As Valentine’s Day approaches, I find myself thinking about love, relationships, and how incredibly awkward I’ve always been with women.
Through some miracle, which as far as I can tell, was not the handiwork of a bow-wielding little angel in a diaper, I have managed to find love again after a long, furious battle with The Single Life for control of my future.
My girlfriend, who I will not embarrass by mentioning by name, is intelligent, sweet, incredibly kind, patient, generous, romantic, funny, and beautiful.
In other words, she is unbelievably out of my league.
And, yet, she loves me.
Love, dating, relationships, talking to women… all topics that have befuddled me from the moment my voice first cracked and I realized that girls were complicated creatures that I would never truly understand, but would forever hold a power over me.
Now, after over four decades on this planet, I’ve come to the realization that my repeated failures with the opposite sex aren’t completely my fault.
The truth is, no one ever sat me down and talked to me about the birds and the bees.
In order for you to understand how something like this could happen, I’ll have to tell you a little about my childhood.
My Dad was 44 when I was born, and my Mom died when I was 3.
That should tip you off that my childhood didn’t go exactly the way it was drawn up on the chalkboard in the locker room.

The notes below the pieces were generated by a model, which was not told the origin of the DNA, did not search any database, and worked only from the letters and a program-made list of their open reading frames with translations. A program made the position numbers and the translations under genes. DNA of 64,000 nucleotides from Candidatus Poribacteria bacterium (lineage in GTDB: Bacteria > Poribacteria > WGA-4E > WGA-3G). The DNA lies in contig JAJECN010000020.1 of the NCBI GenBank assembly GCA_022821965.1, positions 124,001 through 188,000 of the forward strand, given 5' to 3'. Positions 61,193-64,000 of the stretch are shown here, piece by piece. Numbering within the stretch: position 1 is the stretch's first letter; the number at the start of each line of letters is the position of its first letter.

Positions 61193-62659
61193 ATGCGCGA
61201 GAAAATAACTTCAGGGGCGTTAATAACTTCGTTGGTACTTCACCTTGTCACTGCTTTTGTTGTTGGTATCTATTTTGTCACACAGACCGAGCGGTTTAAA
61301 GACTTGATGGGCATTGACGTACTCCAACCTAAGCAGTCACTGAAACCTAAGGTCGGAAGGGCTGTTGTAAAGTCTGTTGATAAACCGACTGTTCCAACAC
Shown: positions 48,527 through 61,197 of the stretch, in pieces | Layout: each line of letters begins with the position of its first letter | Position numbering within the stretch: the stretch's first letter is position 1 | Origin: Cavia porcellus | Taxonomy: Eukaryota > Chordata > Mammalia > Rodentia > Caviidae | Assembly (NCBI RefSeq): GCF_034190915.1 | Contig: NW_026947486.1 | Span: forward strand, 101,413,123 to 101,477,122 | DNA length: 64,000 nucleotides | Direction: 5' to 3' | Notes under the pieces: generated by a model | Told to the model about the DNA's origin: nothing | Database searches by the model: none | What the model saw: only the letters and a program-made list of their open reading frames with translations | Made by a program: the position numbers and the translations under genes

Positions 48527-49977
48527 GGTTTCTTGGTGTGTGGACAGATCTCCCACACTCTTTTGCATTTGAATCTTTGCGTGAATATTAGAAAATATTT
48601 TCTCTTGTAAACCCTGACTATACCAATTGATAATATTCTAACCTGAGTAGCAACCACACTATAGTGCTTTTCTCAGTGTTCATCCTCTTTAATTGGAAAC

My Dad remarried and my Stepmother was a hardcore, devout Catholic. I went to Catholic school, I was an altar boy, and I even did the readings at Sunday Mass.
In other words, Catholic Guilt played a major role in my upbringing. I was a curious child, who asked a lot of questions, and was always told: “Go look it up!”
Since this was before the internet boom, my resource materials were limited to the dictionary, a set of the Encyclopedia Britannica with one of the volumes inexplicably missing, and The Bible.
Those items weren’t much help when it came to trying to figure out things like how to talk to girls, dating, and sex. In fact, The Bible made it quite clear that sex was a sin if you weren’t married, and that the act should only be used for procreation.
It wasn’t like I could ask one of my teachers. Which nun would’ve beaten me the least had I asked her to explain the birds and the bees? To this day, I still get the occasional scarring mental image of a very disapproving nun angrily waving a large ruler at me, anytime I’m about to get intimate.